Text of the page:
Pierre Teilhard SJ - Stretcher Bearer

Discussion in 'General' started by liverpool annie, Apr 10, 2009.

  1. liverpool annie New Member

    He was quite a man ....... :)

    Pierre Teilhard de Chardin was born in Orcines, close to Clermont-Ferrand, in France on May 1, 1881. "De Chardin" is a vestige of a French aristocratic title and not properly his last name. He was formally known as "Pierre Teilhard", which is the name on his headstone in the Jesuit cemetery in Hyde Park, New York. He was the fourth child of a large family. His father, an amateur naturalist, collected stones, insects and plants, and promoted the observation of nature in the household. Teilhard's spirituality was awakened by his mother. When he was 11, he went to the Jesuit college of Mongré, in Villefranche-sur-Saône, where he completed baccalaureates of philosophy and mathematics. Then, in 1899, he entered the Jesuit novitiate at Aix-en-Provence where he began a philosophical, theological and spiritual career.
    As of the summer 1901, the Waldeck-Rousseau laws, which submitted congregational associations' properties to state control, prompted some of the Jesuits to exile themselves in the United Kingdom. Young Jesuit students continued their studies in Jersey. In the meantime, Teilhard earned a licentiate in literature in Caen in 1902.

    Mobilised in December 1914, attached to 13th hospital section (20 January 1915 ) Leaves for front as stretcher-bearer (2nd class) in 8th Tunisian Tirailleurs (4th Mixed Zouaves-Tirailleurs) and takes part in major battles including Champagne (1915), Verdun (1916), Chemin des Dames (1917), Marne (1918). Promoted corporal (13 May). Mentioned in divisional dispatches (29 August). Awarded Croix de guerre (1 September).
    4th Mixed Zouaves-Tirailleurs are sent to Verdun (May 1916 ). Mentioned in army dispatches (17 September). Remains in ranks although no longer serving as stretcher-bearer. Refuses post of divisional chaplain with rank of captain - continues to serve as non-combatant priest without official function.
    Awarded Military Medal (24 June 1917 ).
    Teilhard’s brother Olivier (b. 1887) is killed at Mount Kemmel in Flanders (3 May 1918 ).
    4th Mixed Zouaves-Tirailleurs are posted to Strasbourg (29 November 1918 )
    4th Mixed Zouaves-Tirailleurs are posted to Goldscheuer, Baden (February 1919 ).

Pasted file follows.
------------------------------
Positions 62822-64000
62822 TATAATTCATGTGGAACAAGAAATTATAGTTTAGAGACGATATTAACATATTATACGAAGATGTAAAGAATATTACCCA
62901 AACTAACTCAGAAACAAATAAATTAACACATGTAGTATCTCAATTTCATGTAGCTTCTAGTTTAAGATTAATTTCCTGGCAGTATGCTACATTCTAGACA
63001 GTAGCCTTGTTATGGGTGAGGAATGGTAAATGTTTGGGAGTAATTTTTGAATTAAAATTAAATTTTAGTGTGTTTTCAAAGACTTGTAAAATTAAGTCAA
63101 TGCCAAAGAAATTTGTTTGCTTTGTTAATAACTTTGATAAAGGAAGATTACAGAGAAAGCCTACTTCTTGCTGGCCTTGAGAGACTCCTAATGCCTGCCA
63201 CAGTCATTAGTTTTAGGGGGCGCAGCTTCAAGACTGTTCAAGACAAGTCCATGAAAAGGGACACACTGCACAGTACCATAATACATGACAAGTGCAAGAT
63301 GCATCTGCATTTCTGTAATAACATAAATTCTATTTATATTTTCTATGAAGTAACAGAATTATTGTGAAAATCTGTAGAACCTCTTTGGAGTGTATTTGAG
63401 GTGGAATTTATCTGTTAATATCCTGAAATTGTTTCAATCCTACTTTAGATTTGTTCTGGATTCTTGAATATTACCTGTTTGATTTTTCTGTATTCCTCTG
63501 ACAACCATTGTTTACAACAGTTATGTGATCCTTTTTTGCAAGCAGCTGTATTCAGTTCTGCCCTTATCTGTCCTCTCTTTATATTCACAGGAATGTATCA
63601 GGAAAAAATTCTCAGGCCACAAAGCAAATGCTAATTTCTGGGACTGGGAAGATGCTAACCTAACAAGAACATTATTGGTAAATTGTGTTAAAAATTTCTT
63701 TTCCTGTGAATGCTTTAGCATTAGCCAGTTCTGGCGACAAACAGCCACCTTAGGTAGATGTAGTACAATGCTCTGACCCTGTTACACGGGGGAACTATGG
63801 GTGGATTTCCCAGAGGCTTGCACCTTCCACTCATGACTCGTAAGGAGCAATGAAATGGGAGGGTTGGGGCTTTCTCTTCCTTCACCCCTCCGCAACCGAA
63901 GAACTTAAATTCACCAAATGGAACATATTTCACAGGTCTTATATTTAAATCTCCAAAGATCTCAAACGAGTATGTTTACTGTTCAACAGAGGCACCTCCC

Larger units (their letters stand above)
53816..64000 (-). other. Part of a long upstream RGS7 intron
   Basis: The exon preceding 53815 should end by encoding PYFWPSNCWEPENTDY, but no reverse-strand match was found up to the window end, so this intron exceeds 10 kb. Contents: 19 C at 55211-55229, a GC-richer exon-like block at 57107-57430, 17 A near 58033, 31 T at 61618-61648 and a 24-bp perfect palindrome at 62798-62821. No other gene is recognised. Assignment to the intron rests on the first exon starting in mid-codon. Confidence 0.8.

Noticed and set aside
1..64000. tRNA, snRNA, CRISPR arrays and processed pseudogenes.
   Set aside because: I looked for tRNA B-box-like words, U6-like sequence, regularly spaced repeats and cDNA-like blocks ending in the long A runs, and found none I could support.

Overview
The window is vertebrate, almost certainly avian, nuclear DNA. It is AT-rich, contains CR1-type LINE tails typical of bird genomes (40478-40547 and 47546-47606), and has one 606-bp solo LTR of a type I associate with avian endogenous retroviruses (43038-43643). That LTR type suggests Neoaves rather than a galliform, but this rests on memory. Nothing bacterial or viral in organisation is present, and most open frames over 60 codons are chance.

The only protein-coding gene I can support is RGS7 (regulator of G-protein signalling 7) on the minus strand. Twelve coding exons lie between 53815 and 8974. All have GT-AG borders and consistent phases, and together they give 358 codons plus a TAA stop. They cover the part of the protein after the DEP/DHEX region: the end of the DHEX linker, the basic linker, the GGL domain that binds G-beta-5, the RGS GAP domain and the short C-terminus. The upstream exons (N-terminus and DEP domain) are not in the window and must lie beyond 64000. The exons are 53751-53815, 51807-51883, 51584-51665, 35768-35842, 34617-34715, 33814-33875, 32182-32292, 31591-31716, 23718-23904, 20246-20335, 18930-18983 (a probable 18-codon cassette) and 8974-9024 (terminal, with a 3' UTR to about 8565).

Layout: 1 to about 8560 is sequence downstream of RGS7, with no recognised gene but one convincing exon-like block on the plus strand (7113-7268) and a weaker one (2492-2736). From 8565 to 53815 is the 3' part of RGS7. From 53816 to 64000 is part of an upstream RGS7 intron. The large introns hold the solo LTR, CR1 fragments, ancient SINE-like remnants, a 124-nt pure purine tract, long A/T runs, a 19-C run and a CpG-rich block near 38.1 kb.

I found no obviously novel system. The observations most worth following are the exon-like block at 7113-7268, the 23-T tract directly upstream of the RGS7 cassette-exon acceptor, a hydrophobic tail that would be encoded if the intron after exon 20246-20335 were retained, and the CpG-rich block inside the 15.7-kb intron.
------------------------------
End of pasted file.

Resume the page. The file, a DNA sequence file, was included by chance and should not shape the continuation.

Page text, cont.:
Teilhard is demobilised (10 March 1919 ).

    Teilhard died on April 10, 1955 in New York City, where he was in residence at the Jesuit church of St Ignatius of Loyola, Park Avenue. He was buried in the cemetery for the New York Province of the Jesuits at the Jesuit novitiate, St. Andrew's-on-the-Hudson in Poughkeepsie, upstate New York. In 1970 the novitiate was moved to Syracuse, New York (on the grounds of LeMoyne College) and the Culinary Institute of America bought the old property, opening their school there a few years later. However, the cemetery remains on the grounds. A few days before his death Teilhard said "If in my life I haven't been wrong, I beg God to allow me to die on Easter Sunday" April 10 was Easter Sunday.

    http://www.teilharddechardin.org/biography.html

    http://en.wikipedia.org/wiki/Pierre_Teilhard_de_Chardin

    Attached Files:

  2. Adrian Roberts Active Member

    A non-combatant priest who was awarded the Croix de Guerre and Medaille Militaire! He must have been greatly respected by his superior officers.

    I was brought up in the Plymouth Brethren (I've long since dissociated from them I hasten to add!). During both wars, they felt that their conscience would not allow them to bear arms, but being conscientious objecters was out the question because of the scriptures that said "obey those in authority over you". So they served in the armed forces, but as non-combatants. This was not necessarily a soft option: many were stretcher-bearers in the front line, and at least one was in bomb disposal.

    Whether or not I agree with them, I respected the courage of their convictions.

Share This Page